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PostThe Wehrmacht and "Clean hands"; Heinz Guderian (Timothy Ashby, -Spain, 01/31/13 8:00 am)
I have found the WAIS discussion of the Wehrmacht and "Clean Hands" fascinating, due to a family connection with "Panzer General" Heinz Guderian, a pioneer in the development of Blitzkrieg armored warfare. My maternal grandfather's grandmother, Rosalie Guderian, was the great-aunt of Schneller Heinz. My mother has a photo of her father with Heinz taken at a family gathering in Germany in the early 1920s. The two cousins were contemporary in age and looked remarkably alike.
In addition to his fame as one of the most successful tank commanders in history, Generaloberst Guderian was known for his reckless independence and insubordination of Hitler and Field Marshal von Kluge (who challenged Guderian to a duel that required Hitler's intervention). Throughout the war, Guderian had a series of violent rows with Hitler over what he considered mismanagement of the war on both fronts. Although Guderian was appointed Army Chief of Staff after von Stauffenberg's failed coup in July 1944, Hitler finally dismissed him in March 1945 following a shouting match in which both men were described as "purple with rage," to the extent that the shocked officers present thought they would "come to blows." Guderian literally had to be dragged away by other officers. Why Hitler tolerated such seemingly suicidal behavior is a historical mystery, which I offer a fictional explanation for in my forthcoming novel, In Shadowland.
After the war, Guderian was not charged with crimes during the Nuremberg Trials, as his actions and behavior were "thought to be consistent with those of a professional soldier." In his memoirs, Guderian admitted that he was fully aware of the brutal occupation policies of the German administration of Ukraine, claiming that this was wholly the responsibility of civilians, about whom he could do nothing. Considered politically shrewd, he paid lip service to Nazi ideology but carefully avoided involvement with the regime's crimes.
For WAISers interested in a firsthand account of Guderian's famous final shouting match with Hitler, here is an excerpt from the memoir of Nicolaus von Below, who served as the Fuhrer's Luftwaffe adjutant:
In the last months of the war, Hitler's explosive temper had become even more evident and Herr Colonel-General Heinz Guderian, as Chief of the Army General Staff, had a series of intense arguments with Hitler which often left Hitler cursing and yelling at Guderian and all the generals of the German Army whom Hitler constantly accused of being incompetent. On 28 March 1945, Hitler interrupted a situation briefing being given by Guderian on a failed attack earlier in the day. The Führer shouted and raved directing a stream of invective against the general staff and the army. Guderian could not hold his temper, and there occurred a shouting match between Hitler and Guderian which paralyzed the other officers in the room and was without question something never seen before. Both men were shouting at the tops of their voices, Hitler's spit flying around the room.
"Why did the attack fail? Because of incompetence! Because of negligence!" Hitler yelled.
"Explanations! Excuses! That's all you give me. Who let us down, the troops or Busse?" (The General commanding the attack). At that moment Guderian's self-control snapped. "Nonsense! This is nonsense! ... to say that the troops are to blame--look at the casualties! Look at the losses! The troops did their duty. Their self-sacrifice proves it!"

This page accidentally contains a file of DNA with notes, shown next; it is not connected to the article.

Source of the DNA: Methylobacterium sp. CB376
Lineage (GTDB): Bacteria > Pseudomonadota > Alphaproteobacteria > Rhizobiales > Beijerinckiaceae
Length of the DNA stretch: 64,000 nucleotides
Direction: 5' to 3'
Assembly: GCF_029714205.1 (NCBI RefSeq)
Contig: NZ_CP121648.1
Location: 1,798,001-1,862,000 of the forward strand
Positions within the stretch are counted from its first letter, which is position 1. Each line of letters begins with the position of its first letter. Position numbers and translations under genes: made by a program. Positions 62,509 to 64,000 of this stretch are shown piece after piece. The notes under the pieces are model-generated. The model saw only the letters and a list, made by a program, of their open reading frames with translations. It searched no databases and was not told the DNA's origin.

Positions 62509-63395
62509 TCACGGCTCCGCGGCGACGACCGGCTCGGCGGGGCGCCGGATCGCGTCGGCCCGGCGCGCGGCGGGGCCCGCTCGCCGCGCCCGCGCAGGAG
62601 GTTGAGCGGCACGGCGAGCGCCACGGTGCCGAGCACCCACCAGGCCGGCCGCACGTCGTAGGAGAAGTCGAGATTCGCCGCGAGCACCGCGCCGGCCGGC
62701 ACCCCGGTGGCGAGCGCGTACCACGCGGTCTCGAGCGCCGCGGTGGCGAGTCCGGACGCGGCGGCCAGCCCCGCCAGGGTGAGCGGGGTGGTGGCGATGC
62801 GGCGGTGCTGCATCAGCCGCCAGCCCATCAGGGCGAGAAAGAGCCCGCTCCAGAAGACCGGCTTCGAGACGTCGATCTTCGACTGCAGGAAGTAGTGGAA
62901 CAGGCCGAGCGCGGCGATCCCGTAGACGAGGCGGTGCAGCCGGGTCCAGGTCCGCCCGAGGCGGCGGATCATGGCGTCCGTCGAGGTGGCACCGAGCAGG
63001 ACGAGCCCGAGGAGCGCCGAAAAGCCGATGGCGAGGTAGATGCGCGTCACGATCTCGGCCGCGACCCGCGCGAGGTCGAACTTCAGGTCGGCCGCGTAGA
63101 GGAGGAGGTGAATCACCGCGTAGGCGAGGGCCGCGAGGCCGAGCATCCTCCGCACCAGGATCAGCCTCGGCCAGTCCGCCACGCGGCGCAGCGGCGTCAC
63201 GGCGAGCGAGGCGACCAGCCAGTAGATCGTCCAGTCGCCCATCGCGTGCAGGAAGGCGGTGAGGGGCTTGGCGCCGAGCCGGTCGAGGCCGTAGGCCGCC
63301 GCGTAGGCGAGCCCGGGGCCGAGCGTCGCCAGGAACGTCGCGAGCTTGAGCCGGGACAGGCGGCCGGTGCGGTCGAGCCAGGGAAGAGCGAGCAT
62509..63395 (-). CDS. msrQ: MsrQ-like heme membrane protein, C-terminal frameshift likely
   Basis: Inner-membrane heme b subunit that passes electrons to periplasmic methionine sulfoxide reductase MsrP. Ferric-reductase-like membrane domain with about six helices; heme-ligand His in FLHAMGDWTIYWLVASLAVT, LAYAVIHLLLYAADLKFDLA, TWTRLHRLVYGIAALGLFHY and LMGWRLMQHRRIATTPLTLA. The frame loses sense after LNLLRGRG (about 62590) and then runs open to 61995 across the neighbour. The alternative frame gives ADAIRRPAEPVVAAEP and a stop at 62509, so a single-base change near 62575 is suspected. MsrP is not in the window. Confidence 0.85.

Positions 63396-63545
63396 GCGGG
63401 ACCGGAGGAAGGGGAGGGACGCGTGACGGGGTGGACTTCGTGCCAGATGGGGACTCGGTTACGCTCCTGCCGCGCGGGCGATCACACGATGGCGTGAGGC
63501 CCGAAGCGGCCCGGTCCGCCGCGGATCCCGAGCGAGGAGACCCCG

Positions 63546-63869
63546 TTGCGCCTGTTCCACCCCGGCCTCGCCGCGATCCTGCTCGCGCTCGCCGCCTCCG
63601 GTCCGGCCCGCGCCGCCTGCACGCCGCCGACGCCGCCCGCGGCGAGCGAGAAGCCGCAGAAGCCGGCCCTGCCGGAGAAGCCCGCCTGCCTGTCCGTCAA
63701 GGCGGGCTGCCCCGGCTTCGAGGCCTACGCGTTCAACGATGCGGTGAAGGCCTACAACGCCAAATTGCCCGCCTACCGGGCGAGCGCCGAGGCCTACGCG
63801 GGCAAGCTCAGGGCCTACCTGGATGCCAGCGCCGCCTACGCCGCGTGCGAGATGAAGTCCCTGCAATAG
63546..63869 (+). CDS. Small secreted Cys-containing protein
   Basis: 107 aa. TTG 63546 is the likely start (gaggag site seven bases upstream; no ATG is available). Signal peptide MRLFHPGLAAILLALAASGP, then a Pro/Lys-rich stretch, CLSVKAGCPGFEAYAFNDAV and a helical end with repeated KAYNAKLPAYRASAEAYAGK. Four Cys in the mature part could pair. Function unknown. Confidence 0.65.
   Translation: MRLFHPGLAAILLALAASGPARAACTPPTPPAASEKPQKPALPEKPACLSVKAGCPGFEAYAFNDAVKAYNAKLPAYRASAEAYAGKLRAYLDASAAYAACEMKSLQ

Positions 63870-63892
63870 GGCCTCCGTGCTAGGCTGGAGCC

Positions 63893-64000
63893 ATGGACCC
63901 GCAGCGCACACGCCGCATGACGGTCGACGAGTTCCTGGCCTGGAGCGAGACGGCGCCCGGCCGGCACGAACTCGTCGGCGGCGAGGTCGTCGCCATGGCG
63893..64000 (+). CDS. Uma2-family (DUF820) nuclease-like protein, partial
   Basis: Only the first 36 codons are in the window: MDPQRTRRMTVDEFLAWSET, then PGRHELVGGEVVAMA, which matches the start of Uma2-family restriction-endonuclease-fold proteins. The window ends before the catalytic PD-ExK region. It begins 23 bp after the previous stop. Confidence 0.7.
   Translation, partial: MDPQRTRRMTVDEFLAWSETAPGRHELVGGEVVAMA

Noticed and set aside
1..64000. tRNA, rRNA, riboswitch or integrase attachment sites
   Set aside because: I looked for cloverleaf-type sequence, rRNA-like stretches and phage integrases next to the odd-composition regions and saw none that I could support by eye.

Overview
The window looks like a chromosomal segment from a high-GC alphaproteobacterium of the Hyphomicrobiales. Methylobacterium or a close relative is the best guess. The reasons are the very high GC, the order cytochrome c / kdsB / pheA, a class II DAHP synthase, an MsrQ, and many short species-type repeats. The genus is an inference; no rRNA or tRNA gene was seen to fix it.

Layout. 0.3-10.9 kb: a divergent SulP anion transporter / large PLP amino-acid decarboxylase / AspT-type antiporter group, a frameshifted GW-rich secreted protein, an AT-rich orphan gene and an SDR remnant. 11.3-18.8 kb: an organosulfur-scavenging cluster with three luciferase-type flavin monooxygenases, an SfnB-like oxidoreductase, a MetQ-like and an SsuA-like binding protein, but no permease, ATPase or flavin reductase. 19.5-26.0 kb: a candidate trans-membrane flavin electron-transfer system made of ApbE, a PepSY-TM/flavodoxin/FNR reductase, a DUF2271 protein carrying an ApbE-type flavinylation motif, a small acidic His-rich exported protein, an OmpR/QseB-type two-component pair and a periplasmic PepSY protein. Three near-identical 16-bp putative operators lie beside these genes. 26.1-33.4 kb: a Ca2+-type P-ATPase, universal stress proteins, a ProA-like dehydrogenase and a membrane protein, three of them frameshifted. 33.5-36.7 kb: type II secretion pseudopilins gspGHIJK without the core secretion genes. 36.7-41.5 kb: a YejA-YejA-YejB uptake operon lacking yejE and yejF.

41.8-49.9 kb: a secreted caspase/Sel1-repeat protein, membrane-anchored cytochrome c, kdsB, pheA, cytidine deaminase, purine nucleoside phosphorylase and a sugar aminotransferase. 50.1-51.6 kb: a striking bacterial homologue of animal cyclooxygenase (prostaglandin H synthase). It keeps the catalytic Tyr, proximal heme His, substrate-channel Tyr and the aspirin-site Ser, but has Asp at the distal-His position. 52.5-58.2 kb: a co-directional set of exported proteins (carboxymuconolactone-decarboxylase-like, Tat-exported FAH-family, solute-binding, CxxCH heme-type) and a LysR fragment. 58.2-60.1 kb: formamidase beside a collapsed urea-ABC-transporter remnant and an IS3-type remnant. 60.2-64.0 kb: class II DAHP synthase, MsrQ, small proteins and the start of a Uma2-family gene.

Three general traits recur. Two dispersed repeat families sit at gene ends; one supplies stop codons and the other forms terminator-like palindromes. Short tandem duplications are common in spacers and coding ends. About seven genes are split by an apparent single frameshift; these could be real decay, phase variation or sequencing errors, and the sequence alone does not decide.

"They failed! They failed!" Hitler screamed.
"I must ask you not to level any further accusations against ... the troops!!!"
The row continued, both men purple with rage, yelling at each other, pounding the table. Not one of the other officers could even move, they were so shocked. Nor did any of them remember exactly what was said or how long the argument went on. The Führer and Guderian almost came to blows. Finally, one of the other generals dragged Guderian to the other side of the room and Guderian's ADC ran from the conference room, phoned the next ranking general on the staff and told him what was happening. They agreed on this strategy which they implemented immediately: Guderian's ADC dashed back to the conference room, said an emergency required Guderian to speak to General Krebs, the next ranking general officer on the staff, immediately, and he pulled Guderian out of the room and put him on the phone with Krebs.
Incredibly, during the fifteen-minute phone call Guderian regained his composure as did Hitler, who summoned Guderian into the conference room, dismissed everyone except that lickspittle, Field Marshall Keitel, and calmly told Guderian that Guderian's health required the general to take six weeks of convalescent leave beginning that evening.
--Nicolaus von Below, At Hitler's Side: The Memoirs of Hitler's Luftwaffe Adjutant, p. 82 (Frontline Books, 2010)
JE comments: Tim Ashby has the most illustrious relatives! (WAISers will remember that one of Tim's ancestors was on General Washington's staff.) A most interesting story; General Guderian is one of the Wehrmacht officers whose reputation for competence and military integrity knew few rivals (Rommel comes to mind).
Tim told me in a separate e-mail that he doesn't presently have a copy of the photo depicting his grandfather with Cousin Heinz. (Tim: if you locate it later I'll post it to the Forum.)
I also hope Tim will give us notice when In Shadowland becomes available for purchase. I'm a big fan of Tim's historical fiction.